Moody left her brother’s hospital room as Seth was officially booking him for their father’s murder. As she walked down the hall, she felt eyes boring into the back of her head from the other officers standing around.
She was used to people looking at her with suspicion. After moving in with Morris, that “look” was an everyday occurrence. This time would be no different.
As she pushed open the hospital’s main door, the fresh evening air felt like a renewal. Her life would continue. She was slightly giddy when she realized it would be without Morris and Jake.
Slightly giddy? Who was she kidding? Certainly not herself. She could barely contain her joy at a life unencumbered by the other Sinclairs.
One little detail Moody didn’t mention to the police happened the day after Morris disappeared. When she’d dragged that heavy bag of trash to the curb on the day of their big fight, she’d noticed a few crumpled sticky notes in the grass. Her father drove her crazy with his annoying habit of dropping his little paper reminders anywhere and everywhere in the house.
She remembered following the perverted Hansel trail through the neighborhood and to the front door of the Peterson’s house. At the time she was determined to send her father off to the funny farm if she found him inside this house of death playing another of his macabre games.
When she’d walked inside, she found her father dead on the floor and at the center of a game he would have appreciated. Buried in his head was his own mattock. A few feet away lay a large hunting knife. Whoever killed Morris had done it with one blow. The knife had been unneeded. Until now.
The image made Moody shiver as she bounced back to the present. Sitting in her car in the hospital parking lot, she couldn’t stop thinking about how death hadn’t changed Morris’s looks. His dead hooded eyes were the same as they were during his life. Malice emanated from him even in death.
After making sure he was really dead (she was afraid it was a sick trick – when she was growing up, Morris liked to pretend death in order to terrify his young children), she made good on her promise to cut her father into little pieces.
It felt good.
Even now, so many days later, it still felt good. The only thing she couldn’t touch or move was his head. She’d felt part revulsion, part fear, but more so, an overwhelming sense of primal fear. She had been afraid her father would snap his dead teeth and chew her up into little bits.
Shivering as she started the car, Moody drove almost out of the hospital’s grounds before she was overcome with tears. She pulled into a space in the deserted backend of the hospital’s parking lot and wept.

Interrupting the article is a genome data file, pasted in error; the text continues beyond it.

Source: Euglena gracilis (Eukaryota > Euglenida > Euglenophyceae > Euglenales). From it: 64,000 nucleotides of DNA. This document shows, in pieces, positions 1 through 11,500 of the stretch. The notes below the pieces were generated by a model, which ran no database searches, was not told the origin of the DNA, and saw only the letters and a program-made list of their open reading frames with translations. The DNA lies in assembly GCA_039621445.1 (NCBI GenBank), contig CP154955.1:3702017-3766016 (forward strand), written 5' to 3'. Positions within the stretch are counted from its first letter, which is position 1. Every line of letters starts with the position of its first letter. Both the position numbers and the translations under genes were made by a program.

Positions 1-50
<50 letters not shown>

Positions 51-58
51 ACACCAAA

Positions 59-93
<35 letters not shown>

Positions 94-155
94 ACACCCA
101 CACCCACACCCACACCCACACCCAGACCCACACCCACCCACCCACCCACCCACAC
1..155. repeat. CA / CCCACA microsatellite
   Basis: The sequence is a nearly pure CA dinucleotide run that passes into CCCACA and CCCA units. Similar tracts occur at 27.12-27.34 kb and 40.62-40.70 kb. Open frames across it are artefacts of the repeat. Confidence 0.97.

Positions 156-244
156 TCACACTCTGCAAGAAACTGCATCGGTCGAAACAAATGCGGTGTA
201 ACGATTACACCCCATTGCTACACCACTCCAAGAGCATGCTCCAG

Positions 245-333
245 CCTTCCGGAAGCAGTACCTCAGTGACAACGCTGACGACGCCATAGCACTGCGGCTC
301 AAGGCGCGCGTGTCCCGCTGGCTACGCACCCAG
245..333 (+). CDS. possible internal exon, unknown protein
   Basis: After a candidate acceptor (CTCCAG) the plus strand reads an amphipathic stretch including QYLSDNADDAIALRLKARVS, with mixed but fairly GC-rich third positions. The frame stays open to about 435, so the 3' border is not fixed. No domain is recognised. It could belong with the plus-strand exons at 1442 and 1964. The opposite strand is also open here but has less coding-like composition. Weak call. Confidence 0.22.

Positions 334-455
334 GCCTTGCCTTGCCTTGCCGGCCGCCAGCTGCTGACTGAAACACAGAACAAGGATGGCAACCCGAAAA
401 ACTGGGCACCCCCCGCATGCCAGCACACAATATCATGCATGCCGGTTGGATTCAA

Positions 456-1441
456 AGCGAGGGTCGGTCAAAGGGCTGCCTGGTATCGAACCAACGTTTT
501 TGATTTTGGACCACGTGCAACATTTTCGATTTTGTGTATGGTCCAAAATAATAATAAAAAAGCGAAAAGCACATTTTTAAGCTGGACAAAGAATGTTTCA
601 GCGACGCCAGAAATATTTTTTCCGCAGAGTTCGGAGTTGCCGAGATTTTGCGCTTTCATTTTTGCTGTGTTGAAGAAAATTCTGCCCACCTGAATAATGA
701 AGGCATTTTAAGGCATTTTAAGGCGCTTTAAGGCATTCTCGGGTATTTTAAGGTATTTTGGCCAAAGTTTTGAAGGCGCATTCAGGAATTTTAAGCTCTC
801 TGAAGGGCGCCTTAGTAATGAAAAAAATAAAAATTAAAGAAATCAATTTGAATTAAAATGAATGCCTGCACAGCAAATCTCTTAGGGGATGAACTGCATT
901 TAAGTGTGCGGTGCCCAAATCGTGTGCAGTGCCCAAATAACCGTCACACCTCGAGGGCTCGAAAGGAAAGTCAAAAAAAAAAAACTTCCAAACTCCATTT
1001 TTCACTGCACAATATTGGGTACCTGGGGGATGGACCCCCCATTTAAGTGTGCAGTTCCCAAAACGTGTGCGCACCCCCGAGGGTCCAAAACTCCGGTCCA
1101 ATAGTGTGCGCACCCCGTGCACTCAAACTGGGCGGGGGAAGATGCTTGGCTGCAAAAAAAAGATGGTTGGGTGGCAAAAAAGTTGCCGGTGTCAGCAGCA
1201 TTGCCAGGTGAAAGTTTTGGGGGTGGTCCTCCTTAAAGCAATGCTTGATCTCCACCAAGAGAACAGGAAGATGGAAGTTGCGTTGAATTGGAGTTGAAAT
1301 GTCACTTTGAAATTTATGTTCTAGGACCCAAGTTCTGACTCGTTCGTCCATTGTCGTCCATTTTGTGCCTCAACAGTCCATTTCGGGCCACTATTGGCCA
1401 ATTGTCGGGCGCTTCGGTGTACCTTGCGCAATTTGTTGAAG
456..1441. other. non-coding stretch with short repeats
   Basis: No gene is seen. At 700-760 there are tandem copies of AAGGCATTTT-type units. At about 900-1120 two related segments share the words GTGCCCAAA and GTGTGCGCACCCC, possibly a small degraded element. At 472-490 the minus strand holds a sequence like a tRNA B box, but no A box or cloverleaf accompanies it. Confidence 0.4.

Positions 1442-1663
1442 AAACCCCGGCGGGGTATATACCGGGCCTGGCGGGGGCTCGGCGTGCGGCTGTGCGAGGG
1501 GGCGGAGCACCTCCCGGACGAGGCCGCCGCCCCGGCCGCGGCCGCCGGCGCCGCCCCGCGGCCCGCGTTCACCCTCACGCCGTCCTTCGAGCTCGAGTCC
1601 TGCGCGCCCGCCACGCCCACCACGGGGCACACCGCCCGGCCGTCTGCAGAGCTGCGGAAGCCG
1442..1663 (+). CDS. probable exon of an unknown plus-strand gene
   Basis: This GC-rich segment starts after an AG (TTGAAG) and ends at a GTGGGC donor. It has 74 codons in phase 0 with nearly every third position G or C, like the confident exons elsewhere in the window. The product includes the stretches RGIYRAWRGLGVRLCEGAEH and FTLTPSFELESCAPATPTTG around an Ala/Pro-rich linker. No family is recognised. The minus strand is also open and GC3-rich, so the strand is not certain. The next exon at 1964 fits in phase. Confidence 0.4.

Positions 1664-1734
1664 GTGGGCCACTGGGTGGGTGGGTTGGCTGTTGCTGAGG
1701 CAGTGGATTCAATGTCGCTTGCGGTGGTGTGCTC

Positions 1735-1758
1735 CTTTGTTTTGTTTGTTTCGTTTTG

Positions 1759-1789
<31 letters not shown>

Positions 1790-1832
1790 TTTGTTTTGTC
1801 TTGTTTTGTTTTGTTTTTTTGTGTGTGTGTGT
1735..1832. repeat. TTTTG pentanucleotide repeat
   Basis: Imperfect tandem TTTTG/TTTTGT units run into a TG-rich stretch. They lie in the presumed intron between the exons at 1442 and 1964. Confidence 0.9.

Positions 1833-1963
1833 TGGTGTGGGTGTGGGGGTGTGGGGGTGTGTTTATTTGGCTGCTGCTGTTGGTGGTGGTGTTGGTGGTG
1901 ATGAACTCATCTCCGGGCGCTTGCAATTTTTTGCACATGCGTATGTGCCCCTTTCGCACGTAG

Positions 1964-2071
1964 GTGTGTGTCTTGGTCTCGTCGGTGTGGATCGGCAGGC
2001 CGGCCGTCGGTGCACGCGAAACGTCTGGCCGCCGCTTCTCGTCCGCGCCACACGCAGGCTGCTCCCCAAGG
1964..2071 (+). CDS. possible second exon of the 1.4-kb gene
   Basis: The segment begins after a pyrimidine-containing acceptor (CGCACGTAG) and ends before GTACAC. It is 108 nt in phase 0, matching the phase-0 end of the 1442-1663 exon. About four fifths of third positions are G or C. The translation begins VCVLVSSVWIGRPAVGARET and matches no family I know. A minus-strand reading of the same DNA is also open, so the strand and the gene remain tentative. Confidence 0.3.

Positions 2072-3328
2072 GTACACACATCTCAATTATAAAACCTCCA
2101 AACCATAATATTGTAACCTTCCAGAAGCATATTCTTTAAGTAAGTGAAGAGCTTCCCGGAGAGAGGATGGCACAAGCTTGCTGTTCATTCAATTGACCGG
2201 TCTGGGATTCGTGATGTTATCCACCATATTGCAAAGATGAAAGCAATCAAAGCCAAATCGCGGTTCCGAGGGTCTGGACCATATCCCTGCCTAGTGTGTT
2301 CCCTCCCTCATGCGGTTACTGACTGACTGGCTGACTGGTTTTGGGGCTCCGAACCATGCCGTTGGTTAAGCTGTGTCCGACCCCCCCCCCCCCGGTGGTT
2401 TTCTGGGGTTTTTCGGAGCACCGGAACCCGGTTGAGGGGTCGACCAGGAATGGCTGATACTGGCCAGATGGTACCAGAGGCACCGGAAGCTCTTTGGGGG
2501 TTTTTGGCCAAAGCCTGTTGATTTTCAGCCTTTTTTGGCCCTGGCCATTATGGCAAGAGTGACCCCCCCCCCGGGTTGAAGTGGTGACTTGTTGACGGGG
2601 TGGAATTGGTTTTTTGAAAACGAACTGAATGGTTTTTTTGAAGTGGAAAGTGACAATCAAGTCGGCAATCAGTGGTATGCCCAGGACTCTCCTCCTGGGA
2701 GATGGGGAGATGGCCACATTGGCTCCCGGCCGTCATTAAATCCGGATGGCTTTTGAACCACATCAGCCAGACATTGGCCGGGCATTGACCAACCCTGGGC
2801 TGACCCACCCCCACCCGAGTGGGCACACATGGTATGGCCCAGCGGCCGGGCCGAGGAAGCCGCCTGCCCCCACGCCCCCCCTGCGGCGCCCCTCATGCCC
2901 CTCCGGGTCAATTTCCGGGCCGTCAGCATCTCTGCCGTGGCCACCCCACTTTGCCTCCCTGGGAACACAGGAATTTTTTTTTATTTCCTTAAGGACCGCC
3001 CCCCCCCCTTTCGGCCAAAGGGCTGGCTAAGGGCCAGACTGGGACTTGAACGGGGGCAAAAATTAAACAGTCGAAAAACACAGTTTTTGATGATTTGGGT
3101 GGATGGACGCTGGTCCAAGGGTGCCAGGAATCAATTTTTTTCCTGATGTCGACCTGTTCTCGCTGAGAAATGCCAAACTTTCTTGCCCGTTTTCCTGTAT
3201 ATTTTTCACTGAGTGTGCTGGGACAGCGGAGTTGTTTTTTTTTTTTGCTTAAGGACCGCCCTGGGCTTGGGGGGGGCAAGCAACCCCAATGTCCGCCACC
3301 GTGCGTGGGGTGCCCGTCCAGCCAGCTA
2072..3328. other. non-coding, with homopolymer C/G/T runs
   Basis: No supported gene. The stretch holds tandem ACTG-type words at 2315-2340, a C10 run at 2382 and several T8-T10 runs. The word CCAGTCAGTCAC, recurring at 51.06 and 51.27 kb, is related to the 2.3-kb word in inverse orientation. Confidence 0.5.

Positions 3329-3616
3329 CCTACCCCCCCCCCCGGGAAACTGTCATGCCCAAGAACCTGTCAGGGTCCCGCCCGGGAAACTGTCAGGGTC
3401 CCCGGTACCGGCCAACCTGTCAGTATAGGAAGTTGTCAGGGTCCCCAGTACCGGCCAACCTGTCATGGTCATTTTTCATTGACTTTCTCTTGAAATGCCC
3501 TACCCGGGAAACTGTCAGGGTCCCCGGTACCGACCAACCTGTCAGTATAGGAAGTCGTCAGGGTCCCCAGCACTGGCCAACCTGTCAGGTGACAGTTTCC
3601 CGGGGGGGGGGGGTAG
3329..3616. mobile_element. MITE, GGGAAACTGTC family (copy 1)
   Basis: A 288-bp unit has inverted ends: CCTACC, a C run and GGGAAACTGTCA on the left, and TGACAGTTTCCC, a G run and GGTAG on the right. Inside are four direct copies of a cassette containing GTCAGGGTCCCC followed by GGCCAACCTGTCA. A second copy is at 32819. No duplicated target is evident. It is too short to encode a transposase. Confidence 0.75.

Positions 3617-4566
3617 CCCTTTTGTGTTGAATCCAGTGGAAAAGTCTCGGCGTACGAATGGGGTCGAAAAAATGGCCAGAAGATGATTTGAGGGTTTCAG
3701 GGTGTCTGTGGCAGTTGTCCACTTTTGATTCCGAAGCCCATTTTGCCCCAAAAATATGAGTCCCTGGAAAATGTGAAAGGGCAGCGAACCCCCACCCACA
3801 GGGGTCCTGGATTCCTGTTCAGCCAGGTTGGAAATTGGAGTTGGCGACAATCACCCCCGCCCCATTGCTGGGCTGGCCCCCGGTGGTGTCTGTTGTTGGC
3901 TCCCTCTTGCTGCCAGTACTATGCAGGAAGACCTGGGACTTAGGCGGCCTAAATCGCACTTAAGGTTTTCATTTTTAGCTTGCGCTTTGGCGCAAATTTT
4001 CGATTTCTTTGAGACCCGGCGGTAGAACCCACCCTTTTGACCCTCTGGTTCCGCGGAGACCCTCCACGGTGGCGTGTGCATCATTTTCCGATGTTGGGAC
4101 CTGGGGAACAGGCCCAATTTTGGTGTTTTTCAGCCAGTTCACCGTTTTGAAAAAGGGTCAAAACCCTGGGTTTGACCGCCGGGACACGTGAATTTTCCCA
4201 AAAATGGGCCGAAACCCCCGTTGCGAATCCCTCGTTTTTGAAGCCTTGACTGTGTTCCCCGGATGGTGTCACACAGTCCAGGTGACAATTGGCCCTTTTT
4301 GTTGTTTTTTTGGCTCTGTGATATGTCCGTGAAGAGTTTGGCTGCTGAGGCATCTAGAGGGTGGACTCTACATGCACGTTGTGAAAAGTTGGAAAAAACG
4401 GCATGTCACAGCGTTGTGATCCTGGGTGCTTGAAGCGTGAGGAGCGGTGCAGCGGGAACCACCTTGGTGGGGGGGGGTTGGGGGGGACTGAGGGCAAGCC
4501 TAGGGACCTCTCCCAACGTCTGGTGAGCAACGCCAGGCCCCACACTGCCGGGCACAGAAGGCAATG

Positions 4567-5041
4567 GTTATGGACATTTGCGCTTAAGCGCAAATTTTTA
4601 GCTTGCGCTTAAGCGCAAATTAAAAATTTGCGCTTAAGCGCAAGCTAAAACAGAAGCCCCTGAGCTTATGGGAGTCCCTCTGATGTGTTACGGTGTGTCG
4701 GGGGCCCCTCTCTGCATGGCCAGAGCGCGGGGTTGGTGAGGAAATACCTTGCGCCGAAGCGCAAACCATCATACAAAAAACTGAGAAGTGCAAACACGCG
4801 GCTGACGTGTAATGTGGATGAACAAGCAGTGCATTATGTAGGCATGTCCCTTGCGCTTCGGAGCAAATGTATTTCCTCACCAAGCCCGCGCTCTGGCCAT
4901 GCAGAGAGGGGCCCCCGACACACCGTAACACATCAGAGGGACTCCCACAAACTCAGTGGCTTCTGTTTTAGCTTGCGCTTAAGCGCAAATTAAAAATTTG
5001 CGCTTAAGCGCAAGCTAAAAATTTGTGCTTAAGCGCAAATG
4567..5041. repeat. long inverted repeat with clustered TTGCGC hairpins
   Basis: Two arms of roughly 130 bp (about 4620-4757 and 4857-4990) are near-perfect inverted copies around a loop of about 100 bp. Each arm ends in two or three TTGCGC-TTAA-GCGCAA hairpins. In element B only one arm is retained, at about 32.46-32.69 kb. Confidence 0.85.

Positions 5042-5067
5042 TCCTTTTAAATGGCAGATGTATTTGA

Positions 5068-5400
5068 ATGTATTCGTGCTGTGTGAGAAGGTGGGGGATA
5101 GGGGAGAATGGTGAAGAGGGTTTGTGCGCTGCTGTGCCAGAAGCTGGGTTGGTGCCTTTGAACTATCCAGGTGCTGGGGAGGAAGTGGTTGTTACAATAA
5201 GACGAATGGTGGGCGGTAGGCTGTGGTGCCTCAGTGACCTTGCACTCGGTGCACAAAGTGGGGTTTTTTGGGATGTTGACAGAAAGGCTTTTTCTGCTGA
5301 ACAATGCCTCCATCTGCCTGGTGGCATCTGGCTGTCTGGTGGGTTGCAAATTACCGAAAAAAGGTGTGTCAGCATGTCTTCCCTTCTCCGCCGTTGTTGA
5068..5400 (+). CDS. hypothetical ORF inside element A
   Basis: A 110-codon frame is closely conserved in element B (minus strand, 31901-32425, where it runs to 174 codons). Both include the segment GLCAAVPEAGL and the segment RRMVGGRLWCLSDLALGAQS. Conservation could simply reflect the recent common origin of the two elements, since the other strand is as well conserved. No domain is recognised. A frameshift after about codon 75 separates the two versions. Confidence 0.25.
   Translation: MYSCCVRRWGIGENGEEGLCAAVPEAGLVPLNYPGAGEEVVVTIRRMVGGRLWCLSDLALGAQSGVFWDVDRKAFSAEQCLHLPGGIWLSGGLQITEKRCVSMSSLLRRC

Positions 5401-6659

She wept for her past and the inability to change it, and she wept for her future and what it might hold. She wept for the normality everyone else had that she’d never in her life experienced. She wept for the death and imprisonment of her family and the sad fact that she was glad for both.
She didn’t weep for her brother. In the desert after he’d been attacked, Jake had told his sister that he’d killed Morris.
“Why?” she’d asked.
“He’d sent me a letter saying I wasn’t in his will. I’d get nothing and the old bastard owed me for what he made me do. Bastard wouldn’t own up to sending the letter, but he told me he wasn’t leaving anything to dead kids like me.”
“Is that when you killed him?”
“Yeah. I figured a dead kid like me was the perfect instrument of destruction for a devil like Morris.”
Jake had stopped talking after that. Moody didn’t know if he stopped because he realized he’d said too much or if the pain in his arm had been too intense to keep talking.
Despite his admission, Moody wasn’t going to rat her brother out. She also wasn’t going to tell him Morris couldn’t have mailed a letter to him. For one thing, Morris never mailed anything. His only mode of communicating was by phone. He’d had a pathological hatred of the High White Devil Postmaster and believed the man in charge of the local post office had been out to get him from the time he moved to Rubicon.
The second reason was more logical. Morris had no interest in his children other than what they could do for him. Even if he’d found Jake, the path Jake had taken with religion would not serve Morris. Moody was the only child he needed. If he’d been able to keep a housekeeper for more than a month at a time, he wouldn’t have even needed Moody.
So, the mystery remained. Who had sent the letter? Moody knew what was in Morris’s will. Everything was divided three ways. If any of his children preceded him in death, their heirs would inherit. If there were no heirs, as in Moody’s case, that part of the estate would be divided between the remaining heirs.
Starting the car again, Moody left the hospital grounds. As she drove in traffic, her mind raced around the question, who? Although Morris’s will was at his attorney’s office, it was not filed with the court. There was no public access to the will because Moody had convinced her father it would only make more money for the attorney.
Although that had not been entirely true, Moody didn’t want the world to have access to her eventual fortune. And, she didn’t want her siblings to know what was in the will and its conditions. She didn’t want either of her brothers coming to Rubicon and stirring up trouble and danger for her.
Maybe her own father had actually contacted Jake behind her back. Even though Jake said Morris denied sending the letter, it would be in keeping with his character for Morris to commit suicide by patricide. After all, the old man was breaking down in body and mind. He would not want to be helpless with only a resentful daughter left to take care of him.
Still, that would require more effort than Morris typically wanted to expend. As Moody pulled into her driveway, she knew deep down that Morris didn’t start the whole tragic ball rolling.